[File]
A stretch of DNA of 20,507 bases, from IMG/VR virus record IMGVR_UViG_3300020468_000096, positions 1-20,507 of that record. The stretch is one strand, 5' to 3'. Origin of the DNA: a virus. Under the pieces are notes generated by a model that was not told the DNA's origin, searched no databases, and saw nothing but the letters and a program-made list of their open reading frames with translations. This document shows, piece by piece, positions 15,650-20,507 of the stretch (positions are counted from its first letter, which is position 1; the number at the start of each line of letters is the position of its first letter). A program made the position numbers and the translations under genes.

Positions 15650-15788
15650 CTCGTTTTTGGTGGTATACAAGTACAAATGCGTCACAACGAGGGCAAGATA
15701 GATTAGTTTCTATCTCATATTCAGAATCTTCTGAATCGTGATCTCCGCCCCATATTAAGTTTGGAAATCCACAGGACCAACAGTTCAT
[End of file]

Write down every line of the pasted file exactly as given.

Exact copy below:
A stretch of DNA of 20,507 bases, from IMG/VR virus record IMGVR_UViG_3300020468_000096, positions 1-20,507 of that record. The stretch is one strand, 5' to 3'. Origin of the DNA: a virus. Under the pieces are notes generated by a model that was not told the DNA's origin, searched no databases, and saw nothing but the letters and a program-made list of their open reading frames with translations. This document shows, piece by piece, positions 15,650-20,507 of the stretch (positions are counted from its first letter, which is position 1; the number at the start of each line of letters is the position of its first letter). A program made the position numbers and the translations under genes.

Positions 15650-15788
15650 CTCGTTTTTGGTGGTATACAAGTACAAATGCGTCACAACGAGGGCAAGATA
15701 GATTAGTTTCTATCTCATATTCAGAATCTTCTGAATCGTGATCTCCGCCCCATATTAAGTTTGGAAATCCACAGGACCAACAGTTCAT